Children and youth

Children and adolescents usually have a mild course of the disease, and very few children become seriously ill from COVID-19.

School playground

General advice that applies to everyone, including children and adolescents:

  • Sick people should stay at home or go home if they get symptoms and get tested
  • Good hand hygiene and cough etiquette
  • In families with newborn babies and infants, visits from adults and children with respiratory tract infections should be limited or avoided.

Children and the coronavirus

The coronavirus is in general not dangerous for children and youth. If they are infected, they typically experience only mild symptoms.  20-30 % experience no symptoms at all. Those that experience mild symptoms typically have a sore throat coughing, a headache and lethargy, and some experience body aches and a fever.

For further information, refer to  COVID-19 disease and few long-term effects among children - FHI

It is primarily children (and adults) with symptoms that are contagious, with the highest risk of transmission at onset and one-to-two days prior to the symptoms appearing.

Further information on what is known about COVID-19 in children and adolescents (FHI)

Children and youth in risk groups

Both national and international experience show that children to a lesser extent than adults develop an illness due to the coronavirus, and there is seldom a need for hospitalization. This also applies to children with chronic diseases. There is little evidence to suggest that the risk of developing a serious illness from COVID-19 is higher for these children compared to healthy children.

On a global level there are very few reports of children with COVID-19 who have died, and very rarely for healthy children.

Some children with a serious disease may be more vulnerable. In these cases, kindergarten and school adaptations can be considered. This primarily applies to children with rare and serious underlying medical conditions.

For more information about these groups and COVID-19 in children and youth, visit:

Children and the COVID-19 certificate

Parents or guardians of children under the age of 16 years old can access the COVID-19 certificate of the child by logging on at Health information for the child is also available here. Read more about the COVID-19 certificate here.

As a rule of thumb, the parents do not have access to the COVID-19 certificate of a child who has turned 16 years old, unless access has been granted by the child.

16- and 17-year-olds need to obtain an electronic ID, either a BankID, Buypass or Commfides. This will allow them to log in and access their COVID-19 certificate at Read more about how adolescents over the age of 16 can log on and access here (in Norwegian).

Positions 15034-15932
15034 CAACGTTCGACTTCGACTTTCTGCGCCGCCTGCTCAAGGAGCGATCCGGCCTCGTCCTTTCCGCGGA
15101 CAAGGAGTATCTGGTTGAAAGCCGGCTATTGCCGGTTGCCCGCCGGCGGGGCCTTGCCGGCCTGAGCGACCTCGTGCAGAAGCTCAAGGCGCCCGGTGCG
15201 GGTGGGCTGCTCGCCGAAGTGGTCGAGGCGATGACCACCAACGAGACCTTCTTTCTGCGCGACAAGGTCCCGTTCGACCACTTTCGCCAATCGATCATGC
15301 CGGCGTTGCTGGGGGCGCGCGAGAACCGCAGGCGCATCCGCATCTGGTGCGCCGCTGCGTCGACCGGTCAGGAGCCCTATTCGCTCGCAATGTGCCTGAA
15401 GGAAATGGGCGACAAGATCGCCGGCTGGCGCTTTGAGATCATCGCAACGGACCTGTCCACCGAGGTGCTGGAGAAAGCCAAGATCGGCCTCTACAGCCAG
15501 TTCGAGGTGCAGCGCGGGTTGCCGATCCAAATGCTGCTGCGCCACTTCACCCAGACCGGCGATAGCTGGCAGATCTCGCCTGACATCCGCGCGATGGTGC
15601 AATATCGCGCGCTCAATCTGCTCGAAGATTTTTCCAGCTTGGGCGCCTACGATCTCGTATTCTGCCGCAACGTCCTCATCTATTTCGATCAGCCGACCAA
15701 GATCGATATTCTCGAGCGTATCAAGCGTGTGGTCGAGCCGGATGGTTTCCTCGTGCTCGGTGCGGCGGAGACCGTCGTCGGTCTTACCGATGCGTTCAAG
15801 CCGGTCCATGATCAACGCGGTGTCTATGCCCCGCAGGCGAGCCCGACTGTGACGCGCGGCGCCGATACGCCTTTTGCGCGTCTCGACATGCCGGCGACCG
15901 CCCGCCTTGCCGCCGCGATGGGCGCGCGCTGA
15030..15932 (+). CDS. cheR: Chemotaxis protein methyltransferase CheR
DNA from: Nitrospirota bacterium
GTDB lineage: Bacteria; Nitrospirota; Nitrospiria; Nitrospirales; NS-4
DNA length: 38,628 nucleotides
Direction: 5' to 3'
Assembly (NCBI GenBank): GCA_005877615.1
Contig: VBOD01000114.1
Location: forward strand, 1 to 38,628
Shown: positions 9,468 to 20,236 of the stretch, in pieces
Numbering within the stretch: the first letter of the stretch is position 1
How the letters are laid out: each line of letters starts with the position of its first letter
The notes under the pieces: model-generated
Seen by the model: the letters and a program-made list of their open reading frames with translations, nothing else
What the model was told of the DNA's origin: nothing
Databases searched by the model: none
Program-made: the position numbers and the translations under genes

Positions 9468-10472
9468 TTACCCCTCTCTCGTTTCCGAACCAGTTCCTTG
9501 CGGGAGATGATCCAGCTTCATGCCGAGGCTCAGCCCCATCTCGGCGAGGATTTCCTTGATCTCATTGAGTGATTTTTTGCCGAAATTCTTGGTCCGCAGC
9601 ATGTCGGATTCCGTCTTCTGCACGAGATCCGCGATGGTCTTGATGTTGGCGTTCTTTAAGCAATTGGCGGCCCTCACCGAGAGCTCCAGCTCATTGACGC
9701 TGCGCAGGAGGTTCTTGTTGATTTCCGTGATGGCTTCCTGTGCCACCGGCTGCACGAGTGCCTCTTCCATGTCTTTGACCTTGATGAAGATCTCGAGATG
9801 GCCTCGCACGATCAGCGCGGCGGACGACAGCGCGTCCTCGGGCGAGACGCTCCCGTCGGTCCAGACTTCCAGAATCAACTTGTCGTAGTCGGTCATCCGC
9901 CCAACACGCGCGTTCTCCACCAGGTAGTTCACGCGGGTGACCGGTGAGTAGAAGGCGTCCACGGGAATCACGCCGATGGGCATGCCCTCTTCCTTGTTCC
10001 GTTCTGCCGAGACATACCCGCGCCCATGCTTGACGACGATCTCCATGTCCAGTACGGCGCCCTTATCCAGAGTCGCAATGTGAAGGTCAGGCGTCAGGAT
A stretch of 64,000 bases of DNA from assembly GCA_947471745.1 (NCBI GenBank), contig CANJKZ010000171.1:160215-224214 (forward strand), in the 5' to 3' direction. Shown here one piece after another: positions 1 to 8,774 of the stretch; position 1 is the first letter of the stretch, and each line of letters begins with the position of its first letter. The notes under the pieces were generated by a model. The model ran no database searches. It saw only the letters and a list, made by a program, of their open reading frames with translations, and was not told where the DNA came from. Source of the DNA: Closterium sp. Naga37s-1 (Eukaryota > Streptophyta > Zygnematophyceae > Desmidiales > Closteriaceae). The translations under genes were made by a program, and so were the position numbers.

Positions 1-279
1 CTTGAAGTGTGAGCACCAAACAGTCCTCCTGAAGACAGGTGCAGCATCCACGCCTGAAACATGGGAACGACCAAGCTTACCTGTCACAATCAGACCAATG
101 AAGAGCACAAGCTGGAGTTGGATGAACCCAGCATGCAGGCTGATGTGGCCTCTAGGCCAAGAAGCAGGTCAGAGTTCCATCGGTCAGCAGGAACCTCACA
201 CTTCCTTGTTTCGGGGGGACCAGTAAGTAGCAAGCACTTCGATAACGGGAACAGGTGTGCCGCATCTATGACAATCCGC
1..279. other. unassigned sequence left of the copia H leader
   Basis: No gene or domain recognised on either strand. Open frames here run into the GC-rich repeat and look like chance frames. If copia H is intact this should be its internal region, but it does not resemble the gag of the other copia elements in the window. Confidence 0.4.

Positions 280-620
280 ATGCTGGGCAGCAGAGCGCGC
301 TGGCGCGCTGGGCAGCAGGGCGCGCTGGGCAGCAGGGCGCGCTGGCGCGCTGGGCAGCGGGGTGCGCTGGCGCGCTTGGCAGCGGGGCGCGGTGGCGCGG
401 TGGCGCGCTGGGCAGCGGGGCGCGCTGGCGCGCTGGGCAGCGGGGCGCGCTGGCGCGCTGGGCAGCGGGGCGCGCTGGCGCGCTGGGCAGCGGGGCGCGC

Vaccination of children and adolescents

Vaccination for children 5 to 11 years of age

Children 5–11 years will be offered child doses of the vaccine. 

They can be vaccinated with both 1 and 2 doses if they and their parents wish. Vaccine is particularly relevant for:

    • Children with chronic diseases
    • Families where children have close contact with people with particular need for protection
    • Children who have an increased risk because they will move to or stay in countries with a higher risk of transmission or poorer access to health services than in Norway, or children who for other reasons live in a very vulnerable situation

Read more about vaccination of children and adolescents here (FHI).

Vaccination for children 12 to 15 years of age

The Norwegian Institute of Public Health (NIPH) recommends that vaccination against the coronavirus is offered to 12-15-year-olds. They will be offered two doses of the vaccine.

Parents own the decision on vaccination of their children. Young people aged 12-15 are not of legal age, but should still be heard in decisions related to their own health. Vaccination requires the consent of the person or persons who have parental responsibility. 

The practical administration of the vaccination is handled by the municipality.

Read more about the vaccine for 12-15-year-olds (

Questions and answers about the coronavirus vaccine for children 12 to 15 years of age (FHI) (in norwegian).

Vaccination for adolescents 16 and 17 years of age

Young people who are 16 and 17 years old are also offered the vaccine, with two doses. Those over 16 years of age do not need the consent of their parents to take the coronavirus vaccine.

Read more about the vaccine and the age group 16-17 years (

When should children with respiratory tract symptoms stay at home and when can they return to school/kindergarten?

Transmission of a respiratory tract infection typically occurs in the early phase of the disease. This is why it is important that the child stays at home when the first symptoms of a cold or illness appear. Children with newly arisen symptoms of a respiratory tract infection should stay at home. The child can return to school or kindergarten if only mild symptoms are observed and the symptoms disappear after only one day.

After having had a respiratory tract infection, the child can return to kindergarten/ school when the symptoms improve, their general condition is good. The child can return even though residual symptoms such as a runny nose or a slight cough still linger.

Some children, in particular children of kindergarten age, seem to have a  runny nose almost continuously. If their general condition is good are otherwise in good form with no other signs of a respiratory tract infection, they do not need to stay at home.

Children with known allergies where the symptoms are recognised as allergy problems may attend kindergarten / school as normal.

If you are concerned about your child, or if symptoms persist, contact your doctor for consultation.